5 Things to Know About Your Oven for Better Baking

updated May 1, 2019
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(Image credit: Emma Christensen)

Baking is equal parts science and art. Once you’ve diligently measured, weighed, and mixed your batter or dough, you still have to finesse it through the actual baking process. This is when familiarity with your oven becomes the difference between a beautiful baked good and a so-so one.

Here are the five most important things you need to know about your oven for better baking.

5 Things to Know About Your Oven for Better Baking

1. If your oven is gas, electric, or convection.

It’s important to know whether you’re baking in a gas, electric, or convection oven because this element not only determines where the heat is coming from, but also how the heat moves around the oven. Most gas ovens are heated from the bottom with a broiling element at the top. Electric ovens also heat from the bottom, but with an electric calrod that cycles on and off throughout the baking cycle. Convection ovens have a bottom heat source too, but they’re also equipped with fans that blow hot air through the oven for faster baking.

Get to Know Your Oven Type

2. How long it really takes to preheat.

Not long ago I was working in a fancy studio kitchen while a repair crew was fixing one of the high-end ovens. One of the repairmen noted that folks often complained about their new ovens not working properly, but most of the time they just weren’t letting the oven preheat long enough. These giant ovens could take as long as 45 minutes to reach 350°F! My own oven takes about 30 minutes to preheat, which I only know because I invested in an oven thermometer.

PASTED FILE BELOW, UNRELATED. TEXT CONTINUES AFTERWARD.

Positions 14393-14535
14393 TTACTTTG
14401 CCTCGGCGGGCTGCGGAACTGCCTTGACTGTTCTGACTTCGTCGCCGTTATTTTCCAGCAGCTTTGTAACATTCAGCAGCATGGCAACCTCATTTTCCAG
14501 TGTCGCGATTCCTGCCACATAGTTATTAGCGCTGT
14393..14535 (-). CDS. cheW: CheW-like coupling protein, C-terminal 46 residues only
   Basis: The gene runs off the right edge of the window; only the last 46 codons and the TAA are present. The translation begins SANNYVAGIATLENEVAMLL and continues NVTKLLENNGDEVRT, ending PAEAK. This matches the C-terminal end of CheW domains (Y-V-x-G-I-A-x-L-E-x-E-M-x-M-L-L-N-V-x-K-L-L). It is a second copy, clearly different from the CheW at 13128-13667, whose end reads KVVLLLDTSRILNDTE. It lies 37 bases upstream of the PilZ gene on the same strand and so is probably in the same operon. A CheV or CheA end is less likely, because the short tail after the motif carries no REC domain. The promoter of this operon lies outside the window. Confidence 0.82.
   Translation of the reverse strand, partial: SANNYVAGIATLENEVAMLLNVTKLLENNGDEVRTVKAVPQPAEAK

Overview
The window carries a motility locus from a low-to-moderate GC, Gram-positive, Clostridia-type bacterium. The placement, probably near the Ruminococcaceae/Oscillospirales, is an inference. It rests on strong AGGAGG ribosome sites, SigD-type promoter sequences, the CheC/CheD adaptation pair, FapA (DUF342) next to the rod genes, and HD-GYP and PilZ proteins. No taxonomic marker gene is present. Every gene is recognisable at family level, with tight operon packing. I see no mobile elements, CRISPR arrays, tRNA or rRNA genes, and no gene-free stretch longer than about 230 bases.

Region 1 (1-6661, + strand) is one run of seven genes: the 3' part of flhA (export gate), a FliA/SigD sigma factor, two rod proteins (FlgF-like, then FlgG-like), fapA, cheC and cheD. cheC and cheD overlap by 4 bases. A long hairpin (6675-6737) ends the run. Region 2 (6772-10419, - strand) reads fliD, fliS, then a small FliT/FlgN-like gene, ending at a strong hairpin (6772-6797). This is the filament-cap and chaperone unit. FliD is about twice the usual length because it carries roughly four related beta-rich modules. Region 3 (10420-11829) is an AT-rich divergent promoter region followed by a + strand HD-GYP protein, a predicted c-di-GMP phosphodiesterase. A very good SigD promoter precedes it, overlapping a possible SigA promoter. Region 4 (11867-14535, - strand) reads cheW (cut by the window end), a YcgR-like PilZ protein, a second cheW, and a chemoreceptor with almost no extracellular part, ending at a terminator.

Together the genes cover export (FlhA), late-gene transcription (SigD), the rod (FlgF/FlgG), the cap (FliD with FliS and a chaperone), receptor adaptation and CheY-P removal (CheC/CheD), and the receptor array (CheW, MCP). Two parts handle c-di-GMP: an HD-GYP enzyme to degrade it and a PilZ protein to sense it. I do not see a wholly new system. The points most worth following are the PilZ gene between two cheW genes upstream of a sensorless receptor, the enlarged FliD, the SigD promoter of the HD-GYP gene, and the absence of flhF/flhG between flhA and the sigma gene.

Be Patient:

Preheating the Oven? Wait Another Minute … or More

3. You need an oven thermometer.

An oven thermometer is a non-negotiable tool for better baking. There is no easier way to know when your oven is properly preheated, if it runs hot or cold, or if it’s working properly other than with an oven thermometer. Once you’ve got an oven thermometer installed, test it in a few different spots in the oven while baking. A five-degree difference in oven heating might not be critical when you’re baking a batch of chocolate chip cookies, but it is important if you want to master soufflés.

More on Heating the Oven

4. When it was last cleaned.

Maybe this sounds more like a chore and less about getting to know your oven, but the cleanliness of your oven can determine a lot about its performance. Dirty heating elements or debris in the oven, like some pie filling that bubbled over in there, can create hot or cool spots in the oven. Whenever you use a new-to-you oven, inspect the inside and give it a quick wipe-down before preheating.

Clean Your Oven Right: 5 Smart Tips for Cleaning Your Oven

5. You’ve got to use it, too.

Want to know how to use your oven? You’ll need to start baking, roasting, broiling — and paying attention while you’re at it. This is really the best way to get to know your oven intimately. Do cookies on the left corner brown more quickly that others? You’ll learn to rotate the baking sheet halfway through baking. Do cupcakes brown too quickly on the bottom? You’ll learn to bake them on a higher oven rack. Taking notes on your oven’s performance when you bake cookies or cakes will make you a better baker.